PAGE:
MLB notes: Former Dodgers owner McCourt turned $1.3 billion profit

Boston real estate developer Frank McCourt announces that Major League Baseball had approved his...

Boston real estate developer Frank McCourt announces that Major League Baseball had approved his purchase of the Los Angeles Dodgers for $430 million, at a Dodger Stadium news conference in Los Angeles, California in this January 29, 2004 file photograph. The Los Angeles Dodgers and owner McCourt announced a deal on March 27, 2012 to sell the Dodgers team for $2 billion to Guggenheim Baseball Management LLC, a group that includes former basketball great Earvin "Magic" Johnson as one of its partners. REUTERS/Jim Ruymen/Files

QMI Agency

, Last Updated: 9:53 PM ET

Former Los Angeles Dodgers owner Frank McCourt turned a profit of $1.278-billion when he sold the Dodgers to Guggenheim Baseball Management last year.

The Los Angeles Times reported the terms of McCourt’s agreement with the Guggenheim group on Tuesday after the amount of McCourt’s tax payments were disclosed in an L.A. court hearing, where his former wife asked a judge to have their original $131-million settlement thrown out.

Jamie McCourt now says her husband misled her as to the value of the Dodgers when their original divorce settlement was agreed upon, according to the Times.

The Dodgers were sold to Guggenhem last March for $2.15-billion, of which the financial group agreed to take on $412 million in team debts, according to documents filed in U.S. bankruptcy court.

LACKEY’S BACK

John Lackey will need an additional minor-league start before rejoining the Boston Red Sox, according to MLB.com.

The 34-year-old righty worked 3 2/3 scoreless innings on Monday night in a rehab stint with Boston’s triple-A affiliate in Portland, Maine, where he conceded three hits and two walks on 67 pitches.

Lackey was forced off a major-league mound on April 6 with a right biceps strain in his first MLB start since undergoing Tommy John surgery in 2011.

ROCKIES BRAVE WEATHER

A frigid afternoon game between the Colorado Rockies and Atlanta Braves shattered a long-standing record.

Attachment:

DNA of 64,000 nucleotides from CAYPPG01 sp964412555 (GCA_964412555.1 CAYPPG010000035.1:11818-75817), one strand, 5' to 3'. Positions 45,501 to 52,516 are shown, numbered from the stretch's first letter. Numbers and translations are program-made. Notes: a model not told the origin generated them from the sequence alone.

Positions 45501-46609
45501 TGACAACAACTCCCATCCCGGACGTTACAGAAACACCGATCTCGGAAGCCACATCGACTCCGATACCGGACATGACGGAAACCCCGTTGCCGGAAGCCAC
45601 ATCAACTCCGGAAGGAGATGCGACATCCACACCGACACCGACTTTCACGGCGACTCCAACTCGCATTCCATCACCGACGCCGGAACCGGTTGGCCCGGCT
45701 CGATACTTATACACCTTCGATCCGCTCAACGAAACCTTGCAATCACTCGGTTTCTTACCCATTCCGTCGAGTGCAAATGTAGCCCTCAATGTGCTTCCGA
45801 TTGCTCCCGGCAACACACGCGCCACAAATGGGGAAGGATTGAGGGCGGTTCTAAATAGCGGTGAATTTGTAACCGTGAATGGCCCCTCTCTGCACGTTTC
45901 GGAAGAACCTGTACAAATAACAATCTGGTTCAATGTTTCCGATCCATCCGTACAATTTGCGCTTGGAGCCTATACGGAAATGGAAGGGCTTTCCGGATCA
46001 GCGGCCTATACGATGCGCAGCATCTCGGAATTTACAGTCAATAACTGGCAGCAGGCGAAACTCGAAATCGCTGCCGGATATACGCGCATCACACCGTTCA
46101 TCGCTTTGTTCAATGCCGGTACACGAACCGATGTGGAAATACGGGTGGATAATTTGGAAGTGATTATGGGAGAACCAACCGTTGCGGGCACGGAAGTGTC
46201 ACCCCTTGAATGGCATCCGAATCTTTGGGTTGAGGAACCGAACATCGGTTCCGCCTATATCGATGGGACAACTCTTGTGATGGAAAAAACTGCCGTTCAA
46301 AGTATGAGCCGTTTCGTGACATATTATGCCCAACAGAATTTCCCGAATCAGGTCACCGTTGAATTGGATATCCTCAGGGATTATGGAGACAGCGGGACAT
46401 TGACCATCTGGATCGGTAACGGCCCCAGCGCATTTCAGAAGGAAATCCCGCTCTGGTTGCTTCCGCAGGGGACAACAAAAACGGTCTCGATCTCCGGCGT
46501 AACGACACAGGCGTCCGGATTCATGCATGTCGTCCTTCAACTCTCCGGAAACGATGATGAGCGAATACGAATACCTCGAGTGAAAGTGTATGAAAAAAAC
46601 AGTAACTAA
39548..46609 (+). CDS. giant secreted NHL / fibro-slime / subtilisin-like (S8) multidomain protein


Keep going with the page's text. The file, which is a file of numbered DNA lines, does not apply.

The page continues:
With parts of the Coors Field remaining closed during Tuesday’s day-night doubleheader, temperatures at first pitch hovered around -5C at the mile-high stadium.

The previous low for a major-league game played in Denver occurred on April 12, 1997, when the Rockies hosted the Montreal Expos in temperatures approaching -2C, one of the coldest outdoor MLB games on record.

In contrast, the Toronto Blue Jays participated in the hottest game on record when they travelled to face the Texas Rangers with thermometers hitting 43C on Aug. 26, 1988.

BRIEFLY

Los Angeles Angels starting pitcher Tommy Hanson has been placed on the bereavement list due to a death in his family. According to MLB.com, the Angels could promote reliever Jerome Williams to assume Hanson’s scheduled start against the Texas Rangers on Wednesday … Braves right fielder Jason Heyward will miss two weeks after undergoing an emergency appendectomy Monday night in Denver. But while the Braves lost Heyward, they gained first baseman Freddie Freeman, who returned from the 15-day DL with an oblique strain … Detroit Tigers closer Bruce Rondon has been recalled from triple-A Toledo after the Tigers placed veteran righty Octavio Dotel on the disabled list with an elbow strain … Dodgers righty Chad Billingsley will have Tommy John surgery on Wednesday, sidelining the 28-year-old for at least a year


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